A good creep
Average piglet wean age has crept higher in the last several years as the swine industry has begun to more fully realize the benefits of weaning an older, heavier pig.
It has been reported that only 50 percent of weaned pigs consume their first meal within 24 hours post-weaning and as many as 10 percent do not eat until more than 48 hours post-weaning. Therefore, we often observe a lag in piglet growth immediately following weaning.
At weaning, piglets must undergo an abrupt shift from sow’s milk to dry feed. Creep feeding gives piglets the opportunity to acclimate to dry feed before they are weaned. Creep feeding has been shown to improve feed intake and daily gain after weaning (Bruininx et al., 2002, Sulabo et al., 2010a, Sulabo et al., 2010b). It has also been suggested that creep feeding decreases the nutrient demands of lactating sows, which may reduce sow weight loss and shorten the wean-to-estrus interval.
Despite the potential benefits of creep feeding, it isn’t always easy to implement. Creep feeding is sometimes thought of as an extra or “nonessential” practice in an already busy farrowing room. Therefore, it sometimes may not get done on a regular basis after initial implementation.
Here are some pointers to effectively implement creep feeding into your operation:
- Make sure time is set aside every day to creep feed correctly. This includes feeding frequently, yet never feeding too much at once as creep feed may not all get consumed and will be wasted.
- Start creep feeding early to achieve a greater proportion of piglets in a litter consuming creep feed by weaning time. Sulabo et al. (2007) found that, the earlier creep feed was offered (timing of first offering ranged from day 2 to 20 of lactation), the greater the proportion of piglets within a litter that ate. However, the same authors reported that creep feeding early in the piglets’ life did not have an impact on pre-weaning weight gain or weaning weight.
- Offer the same feed both before and immediately after weaning to promote a smoother transition onto dry feed in the nursery.
- Ensure that a fresh water supply is available to all piglets.
- Make sure creep feeders are easy to clean and sanitize, difficult for piglets to shift position or lie in, and easy to access and explore. Recent research suggests that feeder design also plays a role in the frequency at which piglets were observed at the creep feeder. More information on these results can be found here.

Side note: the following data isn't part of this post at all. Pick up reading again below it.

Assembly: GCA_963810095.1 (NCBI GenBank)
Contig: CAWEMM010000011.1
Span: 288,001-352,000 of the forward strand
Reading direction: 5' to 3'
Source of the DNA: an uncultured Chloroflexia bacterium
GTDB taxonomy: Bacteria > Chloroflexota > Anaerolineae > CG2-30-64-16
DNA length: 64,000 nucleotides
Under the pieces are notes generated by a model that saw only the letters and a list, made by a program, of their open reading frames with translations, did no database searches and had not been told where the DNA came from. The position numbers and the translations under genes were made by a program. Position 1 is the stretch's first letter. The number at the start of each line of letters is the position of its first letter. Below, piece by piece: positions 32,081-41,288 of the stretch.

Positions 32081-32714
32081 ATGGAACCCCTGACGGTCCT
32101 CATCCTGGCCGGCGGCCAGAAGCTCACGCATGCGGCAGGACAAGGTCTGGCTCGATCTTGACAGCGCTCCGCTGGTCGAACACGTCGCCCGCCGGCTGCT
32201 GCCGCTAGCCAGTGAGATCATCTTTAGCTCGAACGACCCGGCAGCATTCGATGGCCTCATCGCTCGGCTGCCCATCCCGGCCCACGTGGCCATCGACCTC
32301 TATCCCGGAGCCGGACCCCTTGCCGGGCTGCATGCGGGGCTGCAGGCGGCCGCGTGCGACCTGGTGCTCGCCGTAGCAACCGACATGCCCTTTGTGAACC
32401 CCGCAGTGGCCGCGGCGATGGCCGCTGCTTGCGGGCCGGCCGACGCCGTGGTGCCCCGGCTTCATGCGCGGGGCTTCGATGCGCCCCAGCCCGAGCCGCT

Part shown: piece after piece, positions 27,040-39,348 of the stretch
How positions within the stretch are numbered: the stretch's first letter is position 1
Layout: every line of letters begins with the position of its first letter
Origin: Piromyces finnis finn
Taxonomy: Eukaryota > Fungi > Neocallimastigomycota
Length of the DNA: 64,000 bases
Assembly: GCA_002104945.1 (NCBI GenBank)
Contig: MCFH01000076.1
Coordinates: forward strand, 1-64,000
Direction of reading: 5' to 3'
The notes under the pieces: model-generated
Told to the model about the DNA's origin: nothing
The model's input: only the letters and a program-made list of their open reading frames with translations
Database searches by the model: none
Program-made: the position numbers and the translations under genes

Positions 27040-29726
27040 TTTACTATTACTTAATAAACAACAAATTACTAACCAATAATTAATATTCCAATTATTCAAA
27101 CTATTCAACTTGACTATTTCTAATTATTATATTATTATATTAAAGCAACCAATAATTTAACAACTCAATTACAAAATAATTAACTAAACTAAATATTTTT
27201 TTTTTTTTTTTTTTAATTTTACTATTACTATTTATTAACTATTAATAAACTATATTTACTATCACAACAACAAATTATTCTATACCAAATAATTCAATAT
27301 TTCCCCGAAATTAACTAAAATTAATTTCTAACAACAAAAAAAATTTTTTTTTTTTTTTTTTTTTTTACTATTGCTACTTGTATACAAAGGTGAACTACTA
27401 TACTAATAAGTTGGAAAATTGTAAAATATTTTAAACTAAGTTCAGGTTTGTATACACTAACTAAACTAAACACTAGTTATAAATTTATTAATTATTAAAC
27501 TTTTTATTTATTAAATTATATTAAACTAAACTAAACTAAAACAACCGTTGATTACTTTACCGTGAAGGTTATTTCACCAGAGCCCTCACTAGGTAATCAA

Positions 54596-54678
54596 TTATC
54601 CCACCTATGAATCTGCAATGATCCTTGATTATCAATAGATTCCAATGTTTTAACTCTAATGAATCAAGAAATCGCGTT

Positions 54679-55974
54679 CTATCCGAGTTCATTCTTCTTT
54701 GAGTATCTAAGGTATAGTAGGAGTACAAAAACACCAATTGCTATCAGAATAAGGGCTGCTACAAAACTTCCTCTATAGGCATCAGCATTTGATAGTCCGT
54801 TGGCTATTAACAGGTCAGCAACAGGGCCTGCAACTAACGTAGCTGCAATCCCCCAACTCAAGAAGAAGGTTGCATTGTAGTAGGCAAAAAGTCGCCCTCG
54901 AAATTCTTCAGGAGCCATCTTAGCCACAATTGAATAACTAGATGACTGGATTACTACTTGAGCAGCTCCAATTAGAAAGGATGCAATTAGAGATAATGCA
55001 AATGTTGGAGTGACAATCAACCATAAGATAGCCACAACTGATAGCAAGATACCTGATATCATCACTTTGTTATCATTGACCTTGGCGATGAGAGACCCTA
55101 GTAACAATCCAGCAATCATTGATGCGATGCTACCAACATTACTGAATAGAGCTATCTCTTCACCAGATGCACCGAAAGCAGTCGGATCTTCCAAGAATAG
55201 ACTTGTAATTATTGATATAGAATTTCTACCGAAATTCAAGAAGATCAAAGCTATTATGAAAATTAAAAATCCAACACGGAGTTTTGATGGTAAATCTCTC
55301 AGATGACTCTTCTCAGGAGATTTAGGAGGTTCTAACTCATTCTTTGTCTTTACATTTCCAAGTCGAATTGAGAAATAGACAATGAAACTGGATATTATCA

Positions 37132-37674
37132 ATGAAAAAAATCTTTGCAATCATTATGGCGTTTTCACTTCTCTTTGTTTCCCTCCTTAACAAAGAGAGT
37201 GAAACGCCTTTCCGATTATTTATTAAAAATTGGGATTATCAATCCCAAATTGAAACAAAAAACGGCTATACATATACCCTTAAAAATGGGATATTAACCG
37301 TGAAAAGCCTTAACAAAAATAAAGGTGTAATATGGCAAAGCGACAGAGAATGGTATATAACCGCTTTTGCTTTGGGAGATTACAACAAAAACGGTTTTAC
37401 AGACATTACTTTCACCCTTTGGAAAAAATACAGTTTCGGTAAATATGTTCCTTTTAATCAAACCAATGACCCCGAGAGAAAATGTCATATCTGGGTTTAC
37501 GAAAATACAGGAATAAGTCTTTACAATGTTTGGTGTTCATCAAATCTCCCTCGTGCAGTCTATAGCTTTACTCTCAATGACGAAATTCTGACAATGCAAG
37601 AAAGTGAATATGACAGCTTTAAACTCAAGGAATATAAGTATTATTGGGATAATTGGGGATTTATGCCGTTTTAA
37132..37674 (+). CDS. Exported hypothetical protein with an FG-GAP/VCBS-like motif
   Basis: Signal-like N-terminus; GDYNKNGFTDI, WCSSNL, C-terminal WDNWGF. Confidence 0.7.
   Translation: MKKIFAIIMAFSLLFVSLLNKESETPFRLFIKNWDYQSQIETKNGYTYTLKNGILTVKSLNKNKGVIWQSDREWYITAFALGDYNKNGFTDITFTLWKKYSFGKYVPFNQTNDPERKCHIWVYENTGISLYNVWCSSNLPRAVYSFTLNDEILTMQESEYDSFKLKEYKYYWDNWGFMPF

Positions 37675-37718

- Creep feed can be offered in multiple forms, including meal, pellet, or a pellet and meal combination. While many producers prefer a pellet for its higher digestibility, creep feeding pellets on a mat can be problematic as pellets may roll or bounce off the mat more easily.
- Store creep feed properly and only keep small quantities on hand. Be sure to store feed in ambient temperatures below 80 degrees F and in low-humidity areas.
Implementing creep feeding into your operation can give piglets an opportunity to get acclimated to dry feed prior to weaning, and can potentially improve performance in the nursery period. The Vita Plus swine nutrition team looks forward to providing technical information and management strategies that can help you improve pig performance and profitability. Contact your Vita Plus consultant to learn more about creep feeding on your operation.
About the author: Dr. Leah Gesing is a Vita Plus swine technical sales and support specialist. She earned her bachelor’s degree in animal science from Iowa State University. She continued there to earn her master’s degree in animal physiology, studying on-farm factors affecting market hog transport losses. She then went on to the University of Illinois to earn her Ph.D. in animal sciences. While in school, Gesing was involved with numerous research projects, teaching experiences, internships, and international travel. Specifically, she conducted applied research in swine genetics, health, management and reproduction with Dr. Mike Ellis. Her Ph.D. project evaluated the effect of timing of OvuGel® administration on reproductive performance in gilts synchronized for estrus.
Feed quality and nutrition